By completing weekly maintenance, you can reduce your need for hearing aid repair drastically! Breakdown and improper function is often caused by a dirty, unmaintained aid. Your instruments require a clear sound path for sound transmission to work properly. Any build up of debris or ear wax on the microphone or receiver ports can cause your aid to sound distorted, weak, or completely dead. Taking a small amount of time to clean them is easy and can save you money.
Your hearing healthcare professional should guide you through the maintenance process at the time of your fitting.
How to clean your aid:
1. With a dry soft cloth, wipe down the exterior of the instrument. Do not use any unapproved liquids to clean your device. Your aid is an electronic device and can be permanently damaged by water and other liquids.
2. Using the wax pick (small stick with loop on tip) provided, remove any build up of ear wax or debris from the sound port and vent. Gently flick away debris from the vent and receiver without pushing deeply into the openings.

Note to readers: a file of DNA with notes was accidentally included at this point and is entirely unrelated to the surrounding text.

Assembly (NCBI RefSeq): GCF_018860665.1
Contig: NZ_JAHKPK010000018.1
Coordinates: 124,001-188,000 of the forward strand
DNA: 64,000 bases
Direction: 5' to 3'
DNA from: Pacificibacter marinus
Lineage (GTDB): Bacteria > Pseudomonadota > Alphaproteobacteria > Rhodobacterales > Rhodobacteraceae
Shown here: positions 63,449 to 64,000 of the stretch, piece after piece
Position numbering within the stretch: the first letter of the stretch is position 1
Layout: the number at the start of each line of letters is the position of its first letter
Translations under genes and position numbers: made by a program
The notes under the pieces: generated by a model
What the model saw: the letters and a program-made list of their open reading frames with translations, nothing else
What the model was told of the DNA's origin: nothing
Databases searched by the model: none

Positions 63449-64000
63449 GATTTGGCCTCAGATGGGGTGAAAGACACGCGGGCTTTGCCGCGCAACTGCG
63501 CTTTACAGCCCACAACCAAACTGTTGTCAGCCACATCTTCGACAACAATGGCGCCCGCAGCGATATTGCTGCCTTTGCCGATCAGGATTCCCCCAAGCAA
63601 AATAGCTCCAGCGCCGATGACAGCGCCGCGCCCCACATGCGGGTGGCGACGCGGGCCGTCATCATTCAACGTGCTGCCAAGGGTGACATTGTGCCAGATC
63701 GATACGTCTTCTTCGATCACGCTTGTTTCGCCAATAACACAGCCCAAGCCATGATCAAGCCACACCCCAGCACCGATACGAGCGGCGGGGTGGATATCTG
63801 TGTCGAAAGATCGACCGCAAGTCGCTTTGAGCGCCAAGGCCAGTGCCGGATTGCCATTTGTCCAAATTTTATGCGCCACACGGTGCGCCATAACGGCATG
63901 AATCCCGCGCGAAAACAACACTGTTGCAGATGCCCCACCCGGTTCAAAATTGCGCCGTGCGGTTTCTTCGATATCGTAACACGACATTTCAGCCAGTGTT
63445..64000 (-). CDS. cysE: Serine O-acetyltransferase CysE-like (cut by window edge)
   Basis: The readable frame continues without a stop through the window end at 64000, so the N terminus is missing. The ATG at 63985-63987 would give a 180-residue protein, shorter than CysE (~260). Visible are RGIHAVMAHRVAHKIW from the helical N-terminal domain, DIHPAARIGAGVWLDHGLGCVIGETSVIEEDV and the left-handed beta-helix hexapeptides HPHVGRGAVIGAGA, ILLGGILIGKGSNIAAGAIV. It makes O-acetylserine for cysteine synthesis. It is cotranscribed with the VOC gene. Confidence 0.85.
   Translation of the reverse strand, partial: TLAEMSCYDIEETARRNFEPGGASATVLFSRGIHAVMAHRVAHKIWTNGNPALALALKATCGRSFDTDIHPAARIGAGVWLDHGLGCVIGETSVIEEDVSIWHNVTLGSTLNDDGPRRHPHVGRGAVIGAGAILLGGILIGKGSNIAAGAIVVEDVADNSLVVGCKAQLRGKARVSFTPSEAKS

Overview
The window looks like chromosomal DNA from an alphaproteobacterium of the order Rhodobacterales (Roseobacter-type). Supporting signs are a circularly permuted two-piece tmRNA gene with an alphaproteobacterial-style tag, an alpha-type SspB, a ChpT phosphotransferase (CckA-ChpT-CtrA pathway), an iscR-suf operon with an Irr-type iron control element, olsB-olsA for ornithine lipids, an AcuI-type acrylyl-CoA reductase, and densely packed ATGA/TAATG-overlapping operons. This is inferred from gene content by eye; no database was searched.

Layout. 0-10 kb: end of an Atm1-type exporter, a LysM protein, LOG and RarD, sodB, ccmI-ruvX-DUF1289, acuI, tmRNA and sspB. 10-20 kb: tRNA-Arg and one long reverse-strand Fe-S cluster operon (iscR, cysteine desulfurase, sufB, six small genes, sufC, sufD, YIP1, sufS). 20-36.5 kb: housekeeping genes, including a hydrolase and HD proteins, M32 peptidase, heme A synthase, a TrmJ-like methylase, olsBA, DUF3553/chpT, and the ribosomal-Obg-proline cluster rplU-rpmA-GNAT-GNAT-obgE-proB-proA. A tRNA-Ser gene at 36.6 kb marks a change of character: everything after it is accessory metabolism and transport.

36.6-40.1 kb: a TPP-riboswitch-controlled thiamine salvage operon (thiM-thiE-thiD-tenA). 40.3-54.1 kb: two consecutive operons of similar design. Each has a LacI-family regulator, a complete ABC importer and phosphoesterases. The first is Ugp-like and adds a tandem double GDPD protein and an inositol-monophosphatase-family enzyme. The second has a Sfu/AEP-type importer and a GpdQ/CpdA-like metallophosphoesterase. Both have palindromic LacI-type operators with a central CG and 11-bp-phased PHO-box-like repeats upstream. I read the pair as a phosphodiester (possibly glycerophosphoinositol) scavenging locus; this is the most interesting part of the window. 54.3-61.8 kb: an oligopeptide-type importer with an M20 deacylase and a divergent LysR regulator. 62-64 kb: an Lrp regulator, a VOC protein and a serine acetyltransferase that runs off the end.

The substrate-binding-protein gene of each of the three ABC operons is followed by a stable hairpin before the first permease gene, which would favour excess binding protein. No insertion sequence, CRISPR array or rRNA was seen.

3. Change wax guards/springs/traps/stops. Many aids have some sort of wax blocker to prevent build up of ear wax. This typically looks like a small white cup that fits into the sound port of the hearing instrument. This wax guard prevents ear wax and debris from going into the hearing aid, and needs to be replaced every 2 weeks to 1 month.
4. Take a soft brush and brush away any ear wax or other debris from the outer aid casing. These brushes are usually provided. Make sure to hold your device downward to prevent any of the debris from falling into the aid. Pay extra attention to the microphone ports. These small openings in the outer case are typically located near the battery door or at the top of the aid (e.g., with BTEs). Some ports are covered by a guard that should be replaced as necessary.
5. Clean your battery contacts. This need only be done once a month or so. Any build up or film on the battery contacts can prevent proper power from flowing to the aid. The aid may sound weak, dead, or distorted. Take a cotton swab and gently rub away any debris. Using highly concentrated rubbing alcohol on the tip of the swab clean the area. Never pour alcohol into the aid.
Ask your hearing healthcare professional to thoroughly explain how to perform your hearing aid's maintenance.
Dr. Sandra Ann Harper received her Professional Doctorate in Audiology from University of Florida Distance Learning Program. She completed her Master’s Degree in Audiology with a Gerontology Studies Certificate from Arizona State University. She specializes in digital hearing aids, hearing aid education, lip reading and auditory processing programs for children and adults. She maintains a blog to help folks stay updated on the latest hearing aid technology.